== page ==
Both agreed that the bank’s collapse served as a wake-up call to the startup investing ecosystem. The tech industry is still on the lookout for a lender that can fill the large void left by SVB. In the meantime, both investors are seeing a flight to quality among investors in tech companies. More than ever, investors are looking closely at business fundaments when assessing where to deploy capital.

“We care deeply about whether the company makes money, can get profitable or is profitable, and can build something that continues compounding,” said Chan, who is an investor in the popular graphic design app, Canva. 

Similarly, Morris is observing how a lack of liquidity is pressuring technology businesses to cut back on “science experiments”, cut back on growth, and get to profitability earlier in order to have control over their own destiny. He advised business leaders to “focus massively on unit economics, and make sure every customer is making money. It’s not about just grabbing market share or getting a great customer base and figuring out how to make money later. The game has changed.”

Both of them argued that surviving a market downturn can help startups form healthy financial habits. Silicon Valley experienced more than a decade of low interest rates, and investors were more willing to write cheques with less stringent due diligence.

“What we’re seeing now is the schism occurring between real businesses and ones that were not terribly sound in the first place,” added Morris.

The discussions on the economy echoed some of the advice given on our webinar earlier this year, called “Can Your Corporate Culture Survive a Recession?”

3. Is now the right time to keep building your business – or is it time to sell?

A third and perennial theme emerging from the conference was the challenge of scaling up and growing a company beyond the startup phase. Questions that founders and business owners may ask themselves during this stage are: 

  • What is the right way to shift a company from startup to scale-up growth?
  • When is it the right time to continue building a company on your own, and when is it the right time to sell your company or seek an investment partner?

In a talk given by Volaris Group CEO Mark Miller, he discussed how companies can continue to grow, and strengthen their talent development and innovation capabilities in an ecosystem built by M&A. He challenged some conventional wisdom that business owners may have about corporate M&A, and how being acquired by Volaris is not like being acquired by a typical large company, despite our large reach and resources.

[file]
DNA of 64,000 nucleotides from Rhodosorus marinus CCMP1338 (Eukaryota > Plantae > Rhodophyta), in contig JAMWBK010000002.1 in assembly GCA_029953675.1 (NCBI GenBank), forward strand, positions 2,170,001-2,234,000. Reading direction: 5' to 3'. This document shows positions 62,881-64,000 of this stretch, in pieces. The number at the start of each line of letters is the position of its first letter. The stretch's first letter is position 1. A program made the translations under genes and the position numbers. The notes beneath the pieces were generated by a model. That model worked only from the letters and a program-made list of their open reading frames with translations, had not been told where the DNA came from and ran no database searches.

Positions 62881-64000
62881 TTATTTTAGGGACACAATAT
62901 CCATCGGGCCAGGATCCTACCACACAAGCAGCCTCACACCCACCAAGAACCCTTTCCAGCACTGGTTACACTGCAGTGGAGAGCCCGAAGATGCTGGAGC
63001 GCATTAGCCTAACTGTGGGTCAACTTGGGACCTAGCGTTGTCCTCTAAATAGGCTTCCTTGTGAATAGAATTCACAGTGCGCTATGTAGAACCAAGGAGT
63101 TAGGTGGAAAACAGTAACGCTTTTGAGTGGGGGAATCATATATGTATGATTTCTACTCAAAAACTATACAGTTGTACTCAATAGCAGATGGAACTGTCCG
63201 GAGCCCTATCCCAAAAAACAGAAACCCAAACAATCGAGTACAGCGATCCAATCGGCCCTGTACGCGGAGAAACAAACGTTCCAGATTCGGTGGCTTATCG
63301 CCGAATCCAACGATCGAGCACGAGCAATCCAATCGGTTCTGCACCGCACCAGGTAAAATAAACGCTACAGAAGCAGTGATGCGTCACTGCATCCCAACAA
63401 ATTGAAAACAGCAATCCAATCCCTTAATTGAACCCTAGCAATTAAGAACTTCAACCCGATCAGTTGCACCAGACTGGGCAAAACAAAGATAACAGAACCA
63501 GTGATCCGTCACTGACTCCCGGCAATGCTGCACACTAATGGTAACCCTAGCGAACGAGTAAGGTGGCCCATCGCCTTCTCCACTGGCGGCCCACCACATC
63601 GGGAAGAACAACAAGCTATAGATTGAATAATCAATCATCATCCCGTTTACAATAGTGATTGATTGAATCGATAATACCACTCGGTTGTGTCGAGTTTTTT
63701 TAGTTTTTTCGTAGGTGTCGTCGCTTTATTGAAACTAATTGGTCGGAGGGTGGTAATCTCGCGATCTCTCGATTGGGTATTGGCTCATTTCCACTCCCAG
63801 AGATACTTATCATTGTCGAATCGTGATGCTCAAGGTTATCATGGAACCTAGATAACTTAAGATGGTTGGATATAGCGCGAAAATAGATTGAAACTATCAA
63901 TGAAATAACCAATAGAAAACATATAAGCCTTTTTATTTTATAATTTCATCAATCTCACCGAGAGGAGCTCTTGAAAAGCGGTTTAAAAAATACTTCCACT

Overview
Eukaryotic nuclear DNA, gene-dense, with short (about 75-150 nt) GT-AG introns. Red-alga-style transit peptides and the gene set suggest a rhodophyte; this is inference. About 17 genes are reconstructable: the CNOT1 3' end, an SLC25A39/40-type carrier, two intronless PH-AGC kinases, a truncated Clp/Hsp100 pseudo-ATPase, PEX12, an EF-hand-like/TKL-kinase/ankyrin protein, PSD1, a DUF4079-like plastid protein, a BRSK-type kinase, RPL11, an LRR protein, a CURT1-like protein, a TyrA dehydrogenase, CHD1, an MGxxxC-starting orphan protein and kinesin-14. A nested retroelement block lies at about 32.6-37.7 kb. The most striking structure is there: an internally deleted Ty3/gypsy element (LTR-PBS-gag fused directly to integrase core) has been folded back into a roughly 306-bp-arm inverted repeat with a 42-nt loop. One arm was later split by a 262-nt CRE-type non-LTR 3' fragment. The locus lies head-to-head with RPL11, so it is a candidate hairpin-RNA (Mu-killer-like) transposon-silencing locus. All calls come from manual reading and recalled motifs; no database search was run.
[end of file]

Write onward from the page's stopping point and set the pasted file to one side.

Volaris Group CEO Mark Miller on stage at the 2023 Collision Conference. (Flickr/Collision)

He explained that when owners sell to Volaris, we believe that the journey of building a business doesn't end. Rather than the “fix and flip” model of M&A, we believe in buying and holding businesses and enabling them to go on forever. Due to our long-term commitment to the businesses we own and invest in, we believe that selling a business to us is just the beginning of a company’s growth journey.

Instead of integrating our acquired companies into one central corporate culture which can potentially stifle new ideas, we encourage a “culture of cultures” where many diverse company cultures can thrive. Through our efforts to avoid a top-down, hierarchical structure, we strive to empower our leaders through a decentralized model of business where leaders who are close to their customers and local markets can make the best decisions for their business. 

We also believe in developing our talent from inside the organization, rather than parachuting in talent from the outside. Through M&A, we strive to create an ecosystem for talent development, learning, and innovation for business. leaders by encouraging them to share operational knowledge and best practices. Our goal is for the top talent who join our company to remain at the top of their game. 

Companies are often focused on the exit… but we think on an extremely long time horizon. We want to invest in companies forever.

-Mark Miller, CEO, Volaris Group

Volaris Group CEO Mark Miller discussed how the decentralized structure of the company is meant to empower leaders. (Flickr/Collision)

The session ended with a nugget of wisdom for leaders of software businesses – when Volaris acquirers meet leadership teams for the first time, they look for an intimate understanding of customer needs that is not easy for their competitors to replicate.

All in all, we took many lessons from the 2023 Collision Conference, and we hope to meet more vertical market businesses in the future!

Are you a software company leader who missed us at Collision?

Reach out to us here.